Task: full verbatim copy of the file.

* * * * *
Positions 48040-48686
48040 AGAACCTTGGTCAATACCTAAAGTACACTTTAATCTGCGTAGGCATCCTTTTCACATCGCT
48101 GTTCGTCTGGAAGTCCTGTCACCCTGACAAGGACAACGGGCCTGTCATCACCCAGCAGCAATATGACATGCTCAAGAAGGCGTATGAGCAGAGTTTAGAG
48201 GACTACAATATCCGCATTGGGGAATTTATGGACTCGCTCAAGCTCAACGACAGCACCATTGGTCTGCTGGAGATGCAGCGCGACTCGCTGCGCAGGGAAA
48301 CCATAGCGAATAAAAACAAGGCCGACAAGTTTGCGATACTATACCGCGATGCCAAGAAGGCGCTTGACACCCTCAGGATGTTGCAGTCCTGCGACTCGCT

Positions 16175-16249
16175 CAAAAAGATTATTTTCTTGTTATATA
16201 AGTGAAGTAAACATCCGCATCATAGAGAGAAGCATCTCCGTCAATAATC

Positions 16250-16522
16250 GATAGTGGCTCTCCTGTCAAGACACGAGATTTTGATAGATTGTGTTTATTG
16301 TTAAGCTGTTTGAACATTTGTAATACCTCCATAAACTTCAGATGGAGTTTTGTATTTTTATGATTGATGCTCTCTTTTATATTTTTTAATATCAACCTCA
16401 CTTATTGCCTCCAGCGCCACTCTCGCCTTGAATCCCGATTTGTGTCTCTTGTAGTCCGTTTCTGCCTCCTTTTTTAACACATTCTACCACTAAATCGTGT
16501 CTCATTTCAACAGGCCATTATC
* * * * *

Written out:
Positions 48040-48686
48040 AGAACCTTGGTCAATACCTAAAGTACACTTTAATCTGCGTAGGCATCCTTTTCACATCGCT
48101 GTTCGTCTGGAAGTCCTGTCACCCTGACAAGGACAACGGGCCTGTCATCACCCAGCAGCAATATGACATGCTCAAGAAGGCGTATGAGCAGAGTTTAGAG
48201 GACTACAATATCCGCATTGGGGAATTTATGGACTCGCTCAAGCTCAACGACAGCACCATTGGTCTGCTGGAGATGCAGCGCGACTCGCTGCGCAGGGAAA
48301 CCATAGCGAATAAAAACAAGGCCGACAAGTTTGCGATACTATACCGCGATGCCAAGAAGGCGCTTGACACCCTCAGGATGTTGCAGTCCTGCGACTCGCT

Positions 16175-16249
16175 CAAAAAGATTATTTTCTTGTTATATA
16201 AGTGAAGTAAACATCCGCATCATAGAGAGAAGCATCTCCGTCAATAATC

Positions 16250-16522
16250 GATAGTGGCTCTCCTGTCAAGACACGAGATTTTGATAGATTGTGTTTATTG
16301 TTAAGCTGTTTGAACATTTGTAATACCTCCATAAACTTCAGATGGAGTTTTGTATTTTTATGATTGATGCTCTCTTTTATATTTTTTAATATCAACCTCA
16401 CTTATTGCCTCCAGCGCCACTCTCGCCTTGAATCCCGATTTGTGTCTCTTGTAGTCCGTTTCTGCCTCCTTTTTTAACACATTCTACCACTAAATCGTGT
16501 CTCATTTCAACAGGCCATTATC